Persian turquoise talisman identification

Hello there…

I have noticed a lot of new members joining in the last year or so,
and I hope someone new, or “vintage” may be able to help me with
some Persian Turquoise I have.

I post this request every year or so, so some of you may have seen
this before.

I purchased a large gem collection a long while ago, from a gem
dealer who worked in England in the '30’s thru the early '50’s. The
stones I am looking for help with were collected during that time.
These stones were purchased in England, from refugees from Persia,
now Iran.

They are turquoise, which has been cut and polished into cabachons.
Then they were incised with inscriptions in Farsi, which shares the
Arabic alphabet. These inscriptions were then rubbed with gold leaf,
which adhered to the rough stone surface of the incisised Arabic
letters, and also to some of the pits and other imperfections of the
stones’ polished surfaces.

The polished surfaces did not accept the gold embossing, but the
incised areas did, so they were left with a polished, smooth
turquoise face with 24 K gold embossed inscriptions.

What I am wondering is if anyone has ever seen these before, or if
anyone has any clues to their original purpose or significance. I do
not want to try to market items which would offend any religious or
cultural sensitivity. But I believe that they were intended as
expressions of affection between friends and lover, and as talismans
of love and luck which were associated with certain festivals or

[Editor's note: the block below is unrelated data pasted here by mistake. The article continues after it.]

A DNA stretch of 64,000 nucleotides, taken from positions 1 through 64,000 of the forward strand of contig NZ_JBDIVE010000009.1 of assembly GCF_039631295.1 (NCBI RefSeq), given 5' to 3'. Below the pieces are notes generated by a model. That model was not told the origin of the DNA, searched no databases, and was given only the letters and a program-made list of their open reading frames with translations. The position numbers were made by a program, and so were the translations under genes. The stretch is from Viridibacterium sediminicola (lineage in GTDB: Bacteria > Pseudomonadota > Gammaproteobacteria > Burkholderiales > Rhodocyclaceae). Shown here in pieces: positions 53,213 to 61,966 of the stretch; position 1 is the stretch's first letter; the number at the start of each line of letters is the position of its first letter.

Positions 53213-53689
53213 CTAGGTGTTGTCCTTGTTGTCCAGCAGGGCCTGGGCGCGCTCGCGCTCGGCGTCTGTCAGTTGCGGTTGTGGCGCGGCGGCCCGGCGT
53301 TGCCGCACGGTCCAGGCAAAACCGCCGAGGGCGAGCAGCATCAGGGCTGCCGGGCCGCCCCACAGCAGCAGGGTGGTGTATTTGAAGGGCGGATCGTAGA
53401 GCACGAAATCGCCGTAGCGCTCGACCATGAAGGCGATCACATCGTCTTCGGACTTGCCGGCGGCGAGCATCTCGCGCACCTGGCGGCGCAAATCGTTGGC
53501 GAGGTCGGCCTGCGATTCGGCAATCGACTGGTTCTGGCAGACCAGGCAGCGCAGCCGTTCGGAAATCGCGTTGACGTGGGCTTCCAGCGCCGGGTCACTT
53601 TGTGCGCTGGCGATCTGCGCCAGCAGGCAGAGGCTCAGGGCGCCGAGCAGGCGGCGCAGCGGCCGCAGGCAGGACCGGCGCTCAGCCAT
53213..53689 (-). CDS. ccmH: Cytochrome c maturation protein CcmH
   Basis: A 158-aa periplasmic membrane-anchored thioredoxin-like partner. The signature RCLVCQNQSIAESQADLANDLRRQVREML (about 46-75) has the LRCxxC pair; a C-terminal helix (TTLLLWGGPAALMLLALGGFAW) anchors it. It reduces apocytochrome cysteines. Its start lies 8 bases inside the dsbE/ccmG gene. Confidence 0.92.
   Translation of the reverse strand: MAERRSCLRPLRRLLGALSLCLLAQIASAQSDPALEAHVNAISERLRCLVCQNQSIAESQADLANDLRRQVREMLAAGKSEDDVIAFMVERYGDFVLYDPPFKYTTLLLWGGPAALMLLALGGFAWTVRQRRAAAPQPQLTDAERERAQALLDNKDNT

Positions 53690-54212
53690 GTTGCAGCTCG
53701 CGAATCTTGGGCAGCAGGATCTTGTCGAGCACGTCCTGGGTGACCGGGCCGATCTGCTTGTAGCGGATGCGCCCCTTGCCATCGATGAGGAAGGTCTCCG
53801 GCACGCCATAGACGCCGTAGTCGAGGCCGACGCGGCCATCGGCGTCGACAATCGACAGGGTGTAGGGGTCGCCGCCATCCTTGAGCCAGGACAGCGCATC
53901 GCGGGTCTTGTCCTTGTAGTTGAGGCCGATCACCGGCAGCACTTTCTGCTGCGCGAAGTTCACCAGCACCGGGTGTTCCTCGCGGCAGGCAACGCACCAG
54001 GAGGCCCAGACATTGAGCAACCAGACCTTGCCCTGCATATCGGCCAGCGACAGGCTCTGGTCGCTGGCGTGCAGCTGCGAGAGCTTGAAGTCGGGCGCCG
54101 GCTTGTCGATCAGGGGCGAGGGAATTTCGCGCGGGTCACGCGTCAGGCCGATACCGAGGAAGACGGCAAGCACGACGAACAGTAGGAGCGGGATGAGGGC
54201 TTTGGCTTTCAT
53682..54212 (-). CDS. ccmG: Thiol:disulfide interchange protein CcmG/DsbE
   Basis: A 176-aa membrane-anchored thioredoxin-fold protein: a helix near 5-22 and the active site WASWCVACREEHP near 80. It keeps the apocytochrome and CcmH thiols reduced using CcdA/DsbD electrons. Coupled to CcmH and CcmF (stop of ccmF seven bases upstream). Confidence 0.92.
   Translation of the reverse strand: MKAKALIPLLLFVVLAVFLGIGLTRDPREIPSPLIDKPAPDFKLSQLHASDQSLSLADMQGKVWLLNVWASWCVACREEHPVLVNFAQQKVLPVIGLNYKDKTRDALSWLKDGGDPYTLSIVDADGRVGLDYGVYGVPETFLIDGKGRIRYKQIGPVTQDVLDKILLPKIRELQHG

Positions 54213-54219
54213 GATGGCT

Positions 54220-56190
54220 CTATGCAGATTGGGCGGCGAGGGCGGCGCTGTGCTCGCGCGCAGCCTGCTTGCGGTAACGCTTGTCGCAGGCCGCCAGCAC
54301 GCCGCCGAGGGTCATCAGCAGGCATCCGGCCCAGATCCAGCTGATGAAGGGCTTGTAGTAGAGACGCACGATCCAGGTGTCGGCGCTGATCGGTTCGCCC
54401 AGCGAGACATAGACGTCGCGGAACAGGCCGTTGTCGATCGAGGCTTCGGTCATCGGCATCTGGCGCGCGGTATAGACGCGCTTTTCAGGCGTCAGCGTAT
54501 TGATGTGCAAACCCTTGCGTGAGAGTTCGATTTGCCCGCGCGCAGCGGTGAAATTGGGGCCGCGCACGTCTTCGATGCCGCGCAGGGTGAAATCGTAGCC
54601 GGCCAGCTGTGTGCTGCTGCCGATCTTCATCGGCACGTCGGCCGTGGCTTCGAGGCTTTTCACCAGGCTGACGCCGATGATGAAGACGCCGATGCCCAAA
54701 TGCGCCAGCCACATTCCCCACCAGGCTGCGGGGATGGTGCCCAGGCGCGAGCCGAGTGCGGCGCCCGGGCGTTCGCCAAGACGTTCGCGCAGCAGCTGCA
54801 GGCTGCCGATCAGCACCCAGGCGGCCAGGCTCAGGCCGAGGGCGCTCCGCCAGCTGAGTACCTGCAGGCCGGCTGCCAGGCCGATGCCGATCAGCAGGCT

holidays. This is what I was told by the person from whom I
purchased them.

I have seen examples of similar work executed on a much larger scale
in museums. The British Museum of Natural History has a few examples
and the Austrian Museum has a very large piece which was presented as
a gift to Ferdinand the Great from the Shah of Persia in the early

More photos and more background is available, if you
reply offline.

I’m hoping that someone will have seen these before and will be able
to fill me in on their history and meaning.

Best Regards,
Mike Kelley

Mike: I would try contacting a museum which has a near east
department. You could try the Metropolitan Museum of Art in New
York. You could also try a jeweler from Iran. I know one on Long
Island. I will get his contact for you. He might do me
the favor of translating the inscriptions for you. I will pay him a
visit and see if he is willing and able. If you have no luck with a
museum, e-mail me offline and nag me. Diane

Hi Diane,

Thanks for all your help. I appreciate all the folks who have also
written. I’ll keep Orchid in the loop and will write it up on the
blog as it resolves. I saw a piece in a guidebook to the British
Museum of Nat Hist, but they never replied to any of my inquiries,
maybe I shoulda spelled it enquiry. I even offered to donate some,
but it evidently wasn’t high on their list.

They are really pretty and I’ve set a few for friends. Mostly they
have palm leaf motif carving but I think the farsi script pieces may
be religious in nature and I’d want to tread lightly there. They
might not be considered proper for Western jewelry? Who knows?
Hopefully someone here…